Phenobarbital and cerebral blood flow during hypertension in the newborn beagle

Pediatrics. 1990 Oct;86(4):501-8.


Phenobarbital sodium has been used in anticonvulsant concentrations (15 to 40 micrograms/mL serum) in premature newborns in attempts to prevent periventricular and intraventricular hemorrhages. Although its clinical usefulness in this regard is controversial, phenobarbital treatment has been shown to reduce periventricular and intraventricular hemorrhages after hypertensive insult in newborn beagles. In this study cerebral blood flow values in steady state and during phenylephrine-induced hypertension with and without phenobarbital pretreatment were measured in newborn beagles. At anticonvulsant dosage, phenobarbital sodium decreased mean arterial blood pressure transiently during steady state and significantly reduced total cerebral blood flow during phenylephrine-induced hypertension without reducing mean arterial blood pressure. This phenobarbital sodium effect on cerebral blood flow was not as great in the presence of acidosis, and the initial hypotensive effect of phenobarbital sodium was sustained for a longer period of time during acidosis. Phenobarbital sodium may reduce the incidence of hemorrhages in the newborn brain by providing protection against isolated hemodynamic stresses characterized by acute increases in cerebral blood flow, with or without increased mean arterial blood pressure.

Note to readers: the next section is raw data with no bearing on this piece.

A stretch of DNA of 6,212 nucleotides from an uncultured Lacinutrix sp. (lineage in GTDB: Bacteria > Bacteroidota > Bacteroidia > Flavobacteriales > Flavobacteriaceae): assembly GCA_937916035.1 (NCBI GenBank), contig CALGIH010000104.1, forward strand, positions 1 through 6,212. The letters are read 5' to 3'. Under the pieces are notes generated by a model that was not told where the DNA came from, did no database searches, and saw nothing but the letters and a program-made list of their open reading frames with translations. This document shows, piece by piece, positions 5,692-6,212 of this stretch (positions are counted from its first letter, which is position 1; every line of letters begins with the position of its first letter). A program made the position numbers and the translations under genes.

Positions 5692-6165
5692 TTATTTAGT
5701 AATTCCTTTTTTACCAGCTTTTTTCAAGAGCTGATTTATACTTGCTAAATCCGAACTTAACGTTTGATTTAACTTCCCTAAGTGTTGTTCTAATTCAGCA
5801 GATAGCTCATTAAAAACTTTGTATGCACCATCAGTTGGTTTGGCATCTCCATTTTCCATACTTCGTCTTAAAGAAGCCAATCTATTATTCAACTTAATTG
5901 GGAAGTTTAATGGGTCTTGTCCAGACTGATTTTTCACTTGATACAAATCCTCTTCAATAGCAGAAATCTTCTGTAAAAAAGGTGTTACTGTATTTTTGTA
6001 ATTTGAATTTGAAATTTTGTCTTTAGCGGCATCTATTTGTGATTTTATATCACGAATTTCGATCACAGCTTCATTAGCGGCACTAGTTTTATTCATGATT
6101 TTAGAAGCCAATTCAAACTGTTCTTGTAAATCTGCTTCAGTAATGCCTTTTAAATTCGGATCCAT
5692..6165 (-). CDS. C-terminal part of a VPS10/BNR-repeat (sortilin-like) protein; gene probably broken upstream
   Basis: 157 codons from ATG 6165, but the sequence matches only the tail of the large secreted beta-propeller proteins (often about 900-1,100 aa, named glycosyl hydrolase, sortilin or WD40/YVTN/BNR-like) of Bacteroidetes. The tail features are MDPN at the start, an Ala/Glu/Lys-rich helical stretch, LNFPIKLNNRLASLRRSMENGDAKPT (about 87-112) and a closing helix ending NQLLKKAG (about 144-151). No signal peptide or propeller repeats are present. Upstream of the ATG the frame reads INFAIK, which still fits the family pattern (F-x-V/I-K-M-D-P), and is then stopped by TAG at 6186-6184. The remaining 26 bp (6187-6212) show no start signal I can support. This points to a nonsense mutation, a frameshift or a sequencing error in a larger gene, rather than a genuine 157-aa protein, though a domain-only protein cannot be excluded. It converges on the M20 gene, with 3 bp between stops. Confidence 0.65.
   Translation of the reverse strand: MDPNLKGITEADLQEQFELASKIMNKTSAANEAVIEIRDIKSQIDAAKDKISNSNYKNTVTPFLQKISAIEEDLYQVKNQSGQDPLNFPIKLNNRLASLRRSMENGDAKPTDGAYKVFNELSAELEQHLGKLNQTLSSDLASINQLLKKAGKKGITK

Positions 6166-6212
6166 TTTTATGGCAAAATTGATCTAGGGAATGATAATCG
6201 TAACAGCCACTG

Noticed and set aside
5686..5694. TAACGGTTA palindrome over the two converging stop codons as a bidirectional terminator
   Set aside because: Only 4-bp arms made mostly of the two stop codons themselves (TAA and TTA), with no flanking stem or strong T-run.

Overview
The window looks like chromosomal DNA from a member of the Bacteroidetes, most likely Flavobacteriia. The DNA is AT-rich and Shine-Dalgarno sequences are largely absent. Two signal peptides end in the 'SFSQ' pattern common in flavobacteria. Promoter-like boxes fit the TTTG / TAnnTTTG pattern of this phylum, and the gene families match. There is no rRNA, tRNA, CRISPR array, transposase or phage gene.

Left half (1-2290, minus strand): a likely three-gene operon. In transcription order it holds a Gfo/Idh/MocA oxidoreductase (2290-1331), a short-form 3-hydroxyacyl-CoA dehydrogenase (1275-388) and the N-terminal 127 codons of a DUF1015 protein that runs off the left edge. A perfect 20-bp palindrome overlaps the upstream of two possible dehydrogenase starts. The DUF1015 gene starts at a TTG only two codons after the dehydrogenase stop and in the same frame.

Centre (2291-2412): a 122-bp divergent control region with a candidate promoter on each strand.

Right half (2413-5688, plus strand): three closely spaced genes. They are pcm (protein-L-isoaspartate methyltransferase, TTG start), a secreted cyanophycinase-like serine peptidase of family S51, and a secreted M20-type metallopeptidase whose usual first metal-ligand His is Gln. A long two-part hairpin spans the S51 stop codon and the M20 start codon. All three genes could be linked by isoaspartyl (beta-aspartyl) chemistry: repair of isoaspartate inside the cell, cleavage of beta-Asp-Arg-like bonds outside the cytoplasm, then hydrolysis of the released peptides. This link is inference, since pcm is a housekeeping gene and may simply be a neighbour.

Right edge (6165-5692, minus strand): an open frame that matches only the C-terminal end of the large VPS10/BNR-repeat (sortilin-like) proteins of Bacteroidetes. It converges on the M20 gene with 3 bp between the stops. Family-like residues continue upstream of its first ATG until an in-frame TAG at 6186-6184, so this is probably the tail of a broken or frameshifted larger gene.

Publication types

  • Research Support, Non-U.S. Gov't
  • Research Support, U.S. Gov't, P.H.S.

MeSH terms

  • Acidosis / complications
  • Animals
  • Animals, Newborn
  • Cerebral Hemorrhage / prevention & control
  • Cerebrovascular Circulation / drug effects*
  • Dogs
  • Hemodynamics / drug effects
  • Hypertension / chemically induced
  • Hypertension / drug therapy*
  • Microspheres
  • Phenobarbital / blood
  • Phenobarbital / therapeutic use*
  • Phenylephrine / adverse effects


  • Phenylephrine
  • Phenobarbital